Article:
This book struck me as rather similar to 'The Day of the Jackal'. They were international thrillers that made a few tweaks to history to serve an exciThis book struck me as rather similar to 'The Day of the Jackal'. They were international thrillers that made a few tweaks to history to serve an exciting new history and encompassed a wide range of characters. However, where 'The Day of the Jackal' failed because I had already seen the movie, my ignorance of this movie helped keep the book's tension ratcheted up. And really, that is the most appealing part of this book: the tension. What plans will go awry, how will small, seemingly insignificant, events impact the much greater flow of history, who will live or die kept me heavily engaged with the story. In 'The Day of the Jackal' these questions had already been answered for me because of the movies. In this case I was genuinely concerned that at any point the the alleged protagonist could be killed and one of the other characters would pick up where he left off. Really riveting stuff.
The story follows a young German journalist who stumbles across an account of a recently deceased Jewish concentration camp survivor who was convinced his camp's overseer (who was responsible for tens of thousands of deaths) was still alive and prospering in post-war 1960's Germany. Thus starts a hunt for Odessa that has significant repercussions on the international stage all nicely folded into the flow of actual history.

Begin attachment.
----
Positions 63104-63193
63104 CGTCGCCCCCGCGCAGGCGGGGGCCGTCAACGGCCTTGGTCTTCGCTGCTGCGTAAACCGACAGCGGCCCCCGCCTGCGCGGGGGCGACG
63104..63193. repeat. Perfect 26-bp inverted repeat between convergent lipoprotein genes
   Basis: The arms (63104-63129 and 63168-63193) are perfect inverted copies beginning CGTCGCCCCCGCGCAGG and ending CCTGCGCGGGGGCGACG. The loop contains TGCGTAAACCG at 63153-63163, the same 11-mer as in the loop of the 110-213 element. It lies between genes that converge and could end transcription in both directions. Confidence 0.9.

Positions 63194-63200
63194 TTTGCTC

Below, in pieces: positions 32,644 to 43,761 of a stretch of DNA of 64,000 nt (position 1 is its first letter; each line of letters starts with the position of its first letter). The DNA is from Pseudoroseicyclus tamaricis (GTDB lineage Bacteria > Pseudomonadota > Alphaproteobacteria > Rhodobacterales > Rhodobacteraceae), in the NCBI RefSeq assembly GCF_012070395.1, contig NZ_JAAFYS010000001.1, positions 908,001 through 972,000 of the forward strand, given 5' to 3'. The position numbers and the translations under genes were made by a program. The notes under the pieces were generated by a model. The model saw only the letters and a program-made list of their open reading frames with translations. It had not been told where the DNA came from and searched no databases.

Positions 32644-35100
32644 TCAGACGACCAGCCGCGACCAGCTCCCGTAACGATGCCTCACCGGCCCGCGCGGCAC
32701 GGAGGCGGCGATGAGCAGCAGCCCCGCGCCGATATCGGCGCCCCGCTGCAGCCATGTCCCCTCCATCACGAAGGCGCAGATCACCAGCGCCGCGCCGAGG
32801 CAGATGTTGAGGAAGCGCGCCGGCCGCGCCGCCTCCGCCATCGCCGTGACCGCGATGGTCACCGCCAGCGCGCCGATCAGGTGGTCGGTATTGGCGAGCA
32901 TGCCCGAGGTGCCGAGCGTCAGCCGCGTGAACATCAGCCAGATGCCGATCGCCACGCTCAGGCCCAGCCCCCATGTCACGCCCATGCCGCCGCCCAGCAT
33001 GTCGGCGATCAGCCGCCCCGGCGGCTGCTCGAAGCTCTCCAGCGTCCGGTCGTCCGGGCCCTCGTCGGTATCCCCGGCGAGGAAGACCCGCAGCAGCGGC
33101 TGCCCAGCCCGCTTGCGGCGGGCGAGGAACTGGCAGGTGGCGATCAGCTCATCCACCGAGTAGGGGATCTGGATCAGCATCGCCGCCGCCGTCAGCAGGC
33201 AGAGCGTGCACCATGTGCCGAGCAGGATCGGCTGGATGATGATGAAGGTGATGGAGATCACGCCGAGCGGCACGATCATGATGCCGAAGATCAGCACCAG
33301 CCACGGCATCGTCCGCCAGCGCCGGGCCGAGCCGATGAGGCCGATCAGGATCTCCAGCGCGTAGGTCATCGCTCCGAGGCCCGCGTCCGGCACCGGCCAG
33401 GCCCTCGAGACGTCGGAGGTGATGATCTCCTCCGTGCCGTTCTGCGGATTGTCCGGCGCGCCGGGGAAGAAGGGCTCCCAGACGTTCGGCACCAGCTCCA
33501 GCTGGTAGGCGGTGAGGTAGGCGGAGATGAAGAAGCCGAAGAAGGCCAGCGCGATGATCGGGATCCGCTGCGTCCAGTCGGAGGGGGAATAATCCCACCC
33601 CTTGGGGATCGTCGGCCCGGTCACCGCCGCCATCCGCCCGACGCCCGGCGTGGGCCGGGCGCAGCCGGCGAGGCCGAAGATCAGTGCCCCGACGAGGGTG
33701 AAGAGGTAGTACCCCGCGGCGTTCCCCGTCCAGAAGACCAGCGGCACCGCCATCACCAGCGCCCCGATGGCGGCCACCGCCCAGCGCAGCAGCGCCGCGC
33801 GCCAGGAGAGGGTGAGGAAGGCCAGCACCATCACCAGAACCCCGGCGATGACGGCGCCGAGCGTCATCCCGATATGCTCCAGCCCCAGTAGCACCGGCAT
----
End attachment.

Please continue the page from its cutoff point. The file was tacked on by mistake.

What I really enjoyed about this book is how every character had their own motivations and pursued them. Even people on ostensibly the same side had their own agendas and were more than happy to use their erstwhile allies to achieve them even if that meant screwing said allies over or getting them killed. It was also refreshing to see the bad guys actually be competent but also constrained by circumstances. These were all not powerful Nazis who turn out to be incompetent (you've got to have some smarts to outlast the Kennedy administration while being hunted internaitonally) but rather a highly organized network of fanatics who faced the same sort of technological and informational constraints a everyone else.
It was a pretty even match-up throughout the book which nicely contributed to the book's tension. The use of multiple characters; points of view was also deftly utilized to give the reader a greater context for the events of the book and raise the stakes above the simple hunt for an ex-Nazi officer. It was great to see why all these myriad characters were acting as they did and it really enriched the story.
While there were a lot of characters there wasn't really a ton of characterization. Like 'The Day of the Jackal' Forsyth gave plenty of background history to the important characters he introduced, but apart from the Journalist we don't really get a deep dive on any other characters. This is fine by me because the suspense of the story kept me turning pages instead of the characters and the Journalist pulled enough character development weight to carry that aspect of the story.
This is a great read for anyone who enjoys thrillers, historical fiction, or WWII history. I have a feeling that, if 'The Day of the Jackal' is any guide, seeing the movie ahead of time will significantly degrade the experience, so read the book first....more